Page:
If a tornado were to sweep through Bryan or College Station, you might hear its roar. But you wouldn't hear sirens of an early warning system, because neither city has tornado sirens.
College Station resident Brad Harris says the absence of the sirens causes concern.
"Public safety is priority number one. We need to do everything within our power to protect the citizens of College Station and the surrounding areas," says Brad Harris, College Station resident.
The twin cities are on the southern tip of tornado alley. After seeing the tornado damage in Waco, only 90 miles away, Harris says the time to act is now.
"We've become too complacent. We think that tornadoes just don't occur in this area, but they in fact do," said Harris.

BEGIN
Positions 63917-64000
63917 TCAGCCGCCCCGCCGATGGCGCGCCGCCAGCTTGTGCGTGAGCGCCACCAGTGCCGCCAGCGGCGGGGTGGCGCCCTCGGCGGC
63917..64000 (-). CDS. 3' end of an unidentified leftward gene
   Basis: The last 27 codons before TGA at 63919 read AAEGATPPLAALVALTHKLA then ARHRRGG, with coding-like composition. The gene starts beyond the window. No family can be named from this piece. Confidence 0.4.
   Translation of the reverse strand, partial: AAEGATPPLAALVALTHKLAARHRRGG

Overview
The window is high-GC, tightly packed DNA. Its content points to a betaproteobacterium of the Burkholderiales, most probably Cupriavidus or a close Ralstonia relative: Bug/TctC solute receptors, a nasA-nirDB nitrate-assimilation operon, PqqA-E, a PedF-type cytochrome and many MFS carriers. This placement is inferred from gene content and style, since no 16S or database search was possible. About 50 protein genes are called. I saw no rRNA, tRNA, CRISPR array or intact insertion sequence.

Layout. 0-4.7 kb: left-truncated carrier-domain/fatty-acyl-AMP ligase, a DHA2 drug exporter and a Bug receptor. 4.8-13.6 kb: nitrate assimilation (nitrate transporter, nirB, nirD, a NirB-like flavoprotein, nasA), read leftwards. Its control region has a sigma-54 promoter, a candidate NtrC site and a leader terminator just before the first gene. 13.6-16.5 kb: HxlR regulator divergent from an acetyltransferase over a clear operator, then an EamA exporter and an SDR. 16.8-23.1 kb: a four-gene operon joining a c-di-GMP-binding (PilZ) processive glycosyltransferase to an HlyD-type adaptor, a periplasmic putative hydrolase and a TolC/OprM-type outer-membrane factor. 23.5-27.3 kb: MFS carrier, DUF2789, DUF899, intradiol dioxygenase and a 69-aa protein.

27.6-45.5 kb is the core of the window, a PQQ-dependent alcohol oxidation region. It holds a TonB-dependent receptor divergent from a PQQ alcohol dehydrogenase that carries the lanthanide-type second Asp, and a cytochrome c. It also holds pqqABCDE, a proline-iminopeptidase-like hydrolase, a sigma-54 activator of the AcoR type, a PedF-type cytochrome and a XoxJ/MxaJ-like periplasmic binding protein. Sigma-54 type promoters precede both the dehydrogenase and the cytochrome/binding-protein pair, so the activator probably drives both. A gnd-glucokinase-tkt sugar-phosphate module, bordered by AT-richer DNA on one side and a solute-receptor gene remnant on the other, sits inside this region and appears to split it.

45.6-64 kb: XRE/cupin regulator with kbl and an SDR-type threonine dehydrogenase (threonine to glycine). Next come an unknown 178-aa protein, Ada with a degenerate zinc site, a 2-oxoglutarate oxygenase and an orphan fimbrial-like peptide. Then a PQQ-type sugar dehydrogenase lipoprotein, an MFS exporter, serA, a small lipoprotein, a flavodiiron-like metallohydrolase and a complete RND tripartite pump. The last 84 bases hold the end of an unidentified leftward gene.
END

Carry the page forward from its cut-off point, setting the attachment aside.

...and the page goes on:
Harris took his concerns to College Station officials and had a meeting with them a few weeks ago.
College Station fire chief Robert Alley was in that meeting. He says while the city doesn't have a siren system, it does offer free weather radios to concerned citizens.
"We do have the early warning weather radios that are available for citizens. It alerts you in the middle of the night and wakes you up if bad weather is approaching," said Robert Alley, chief, College Station Fire Department.
The city also works with TV and radio stations to interrupt programming with weather alerts. Officials from both cities say they've looked into installing sirens, but given the cost they aren't convinced it's the best option.
"Right now we're in excess of over $100,000 to even attempt to do something. That's just initial cost, it would be ongoing maintenance and different costs associated with it," said Alley.
"I think we need to prioritize what's most important and to me a human life is more important than anything," said Harris.
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